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17 February 2010, 17:45

Top 25 Programming Errors list updated

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Just as they did last year, over thirty international security organisations have come together, to publish a list of the 25 most dangerous programming errors leading to vulnerabilities that can be exploited for cybercrime and espionage. The 2010 CWE/SANS Top 25 Most Dangerous Programming Errors has been updated with a number of improvements to how the errors are graded, prioritised and categorised. For example, new "Focus Profiles" allow readers to quickly see the listed errors sorted for particular professionals' interests.

A Category based view of the list sorts the errors into "Insecure Interaction", covering various injection techniques, "Risky Resource Management", covering buffer overflows or invalid calculations and "Porous Defenses", which encompasses weaknesses in encryption or authentication. In the overall short list, the top problems were cross site scripting, SQL injection, classic buffer overflows, cross site request forgery and improper access control.

The idea behind the publication of the list is to make developers aware of the causes of many weaknesses and their ramifications in terms of overall security. The list also includes a section on "Monster Mitigations", a set of practices which, if followed, can help address many of the Top 25 errors or reduce their severity.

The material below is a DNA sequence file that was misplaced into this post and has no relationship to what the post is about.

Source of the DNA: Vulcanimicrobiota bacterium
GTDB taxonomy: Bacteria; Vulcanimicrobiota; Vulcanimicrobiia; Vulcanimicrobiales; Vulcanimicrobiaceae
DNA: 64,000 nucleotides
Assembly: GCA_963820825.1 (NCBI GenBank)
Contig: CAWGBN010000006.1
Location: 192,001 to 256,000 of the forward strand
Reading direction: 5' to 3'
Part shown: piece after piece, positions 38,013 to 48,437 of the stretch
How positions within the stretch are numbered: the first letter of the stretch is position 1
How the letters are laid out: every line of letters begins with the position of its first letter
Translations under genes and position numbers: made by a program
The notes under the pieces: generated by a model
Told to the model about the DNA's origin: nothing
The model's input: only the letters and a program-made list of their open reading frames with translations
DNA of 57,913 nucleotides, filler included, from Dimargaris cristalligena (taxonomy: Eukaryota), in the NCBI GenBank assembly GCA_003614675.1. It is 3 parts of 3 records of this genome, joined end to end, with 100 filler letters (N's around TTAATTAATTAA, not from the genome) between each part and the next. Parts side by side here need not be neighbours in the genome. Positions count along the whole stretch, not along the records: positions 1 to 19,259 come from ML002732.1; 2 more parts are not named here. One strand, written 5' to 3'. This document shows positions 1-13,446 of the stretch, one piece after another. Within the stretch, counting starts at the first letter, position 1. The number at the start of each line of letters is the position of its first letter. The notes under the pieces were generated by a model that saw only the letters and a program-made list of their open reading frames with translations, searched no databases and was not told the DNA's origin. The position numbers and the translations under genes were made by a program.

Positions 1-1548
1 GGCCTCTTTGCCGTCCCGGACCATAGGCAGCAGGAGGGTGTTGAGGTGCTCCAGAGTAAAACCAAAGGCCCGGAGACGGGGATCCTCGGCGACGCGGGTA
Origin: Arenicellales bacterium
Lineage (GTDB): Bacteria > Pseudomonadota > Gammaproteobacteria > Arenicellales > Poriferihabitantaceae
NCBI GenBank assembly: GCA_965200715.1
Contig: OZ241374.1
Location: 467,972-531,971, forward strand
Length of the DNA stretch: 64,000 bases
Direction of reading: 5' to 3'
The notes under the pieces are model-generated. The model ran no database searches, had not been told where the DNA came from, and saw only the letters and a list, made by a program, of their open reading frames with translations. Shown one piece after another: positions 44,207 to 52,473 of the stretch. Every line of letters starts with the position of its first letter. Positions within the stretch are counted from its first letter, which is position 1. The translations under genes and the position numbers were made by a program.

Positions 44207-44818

Red Hat's Mark Cox also published an analysis of programming errors Red Hat experienced in 2009. He noted that of the eleven flaws that have affected Red Hat Linux development, 5 were not in the top 25 but four of them were "on the cusp" having just missed inclusion in the CWE/SANS list. Cox says that "2009 was the year of the kernel NULL pointer dereference flaw" but that this flaw didn't make it to the top 25 as, in 2010, the "Linux kernel and many vendors ship with protections to prevent kernel NULL pointers leading to privilege escalation".

Organisations that contributed to the compilation of the list include, McAfee, Microsoft, Oracle and Symantec as well as organisations such as the Open Web Application Security Project (OWASP) and the Web Application Security Consortium (WASC).

The initiative is managed by Mitre and the SANS Institute . It receives funding from the US Homeland Security's National Cyber Security Division and the NSA, who also contributed to compiling the list.


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